Hundreds of Russian-speaking Jews from across Western Europe are spending the weekend in Windsor for a Limmud conference.
The event — the first held in Western Europe by the Limmud FSU group for Russian-speaking Jews in the former Soviet Union and beyond — drew 650 participants on Friday to the plush De Vere Beaumont Estate Hotel in Windsor.
The broad spectrum of speakers slated to attend the event, whose focus is the Balfour Declaration’s centennial anniversary, include Berel Lazar, a chief rabbi of Russia who is affiliated with the Chabad movement, and Misha Kapustin, a Reform rabbi from Crimea who left the area in 2014 to Slovakia following its occupation and subsequent annexation by Russia from Ukraine.
The roster of guests and speakers from Israel is equally diverse, ranging from the left-wing Knesset member Merav Michaeli, a liberal member of the Zionist Camp party, to David Bitan, a senior member of the Likud ruling party.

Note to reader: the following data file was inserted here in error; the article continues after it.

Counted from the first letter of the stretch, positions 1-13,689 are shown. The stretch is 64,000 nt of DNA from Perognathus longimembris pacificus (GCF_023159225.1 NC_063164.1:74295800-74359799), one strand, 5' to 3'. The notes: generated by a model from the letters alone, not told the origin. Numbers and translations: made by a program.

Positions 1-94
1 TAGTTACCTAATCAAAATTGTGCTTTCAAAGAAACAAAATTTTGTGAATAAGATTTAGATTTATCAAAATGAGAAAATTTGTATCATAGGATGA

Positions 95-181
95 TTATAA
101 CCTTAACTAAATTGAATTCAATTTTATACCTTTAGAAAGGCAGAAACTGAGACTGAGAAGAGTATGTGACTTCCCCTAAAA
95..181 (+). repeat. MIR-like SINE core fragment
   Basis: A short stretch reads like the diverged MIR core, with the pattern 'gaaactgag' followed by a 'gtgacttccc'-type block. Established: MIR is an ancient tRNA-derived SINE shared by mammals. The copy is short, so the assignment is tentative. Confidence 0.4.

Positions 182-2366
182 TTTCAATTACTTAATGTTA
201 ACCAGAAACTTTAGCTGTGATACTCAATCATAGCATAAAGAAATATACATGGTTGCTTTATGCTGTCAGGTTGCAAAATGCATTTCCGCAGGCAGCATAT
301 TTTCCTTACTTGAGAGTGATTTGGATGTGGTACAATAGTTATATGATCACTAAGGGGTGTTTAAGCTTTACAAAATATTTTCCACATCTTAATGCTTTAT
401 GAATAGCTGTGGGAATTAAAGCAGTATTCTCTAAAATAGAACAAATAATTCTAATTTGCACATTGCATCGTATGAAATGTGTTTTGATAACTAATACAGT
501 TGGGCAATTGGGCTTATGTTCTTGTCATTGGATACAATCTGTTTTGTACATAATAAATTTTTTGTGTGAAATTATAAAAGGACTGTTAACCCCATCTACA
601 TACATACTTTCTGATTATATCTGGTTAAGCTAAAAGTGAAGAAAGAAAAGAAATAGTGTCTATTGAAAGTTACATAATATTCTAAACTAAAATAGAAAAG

From the United States, guests include Matthew Bronfman, a philanthropist and chair of Limmud FSU’s International Steering Committee, and historian Deborah Lipstadt, whose legal fight in London against the Holocaust denier David Irving is the subject of the acclaimed film “Denial,” which premiered in the UK last week.
Western Europe has some 300,000 Russian-speaking Jews, according to Limmud FSU founder Chaim Chesler. Most settled there after the collapse of the former Soviet Union in 1991. The majority of them live in Germany, but setting up the first Limmud FSU Europe conference was easier in the UK due to organisational issues, a spokeswoman for Limmud FSU said.
“The plan is to make Limmud FSU Europe an annual event, moving it to additional destinations in Western Europe, including Germany,” said the spokeswoman, Natasha Chechik.
Founded in 2006, Limmud FSU has annual events in over a dozen cities annually, including in Ukraine, Russia, Belarus, Israel, the United States and Canada.
The previous large-scale event for Russian-speaking Jews in Western Europe took place in 2012 in the Netherlands, where the Jewish Agency for Israel brought together more than 200 Russian-speaking young Jews for a conference about Israel.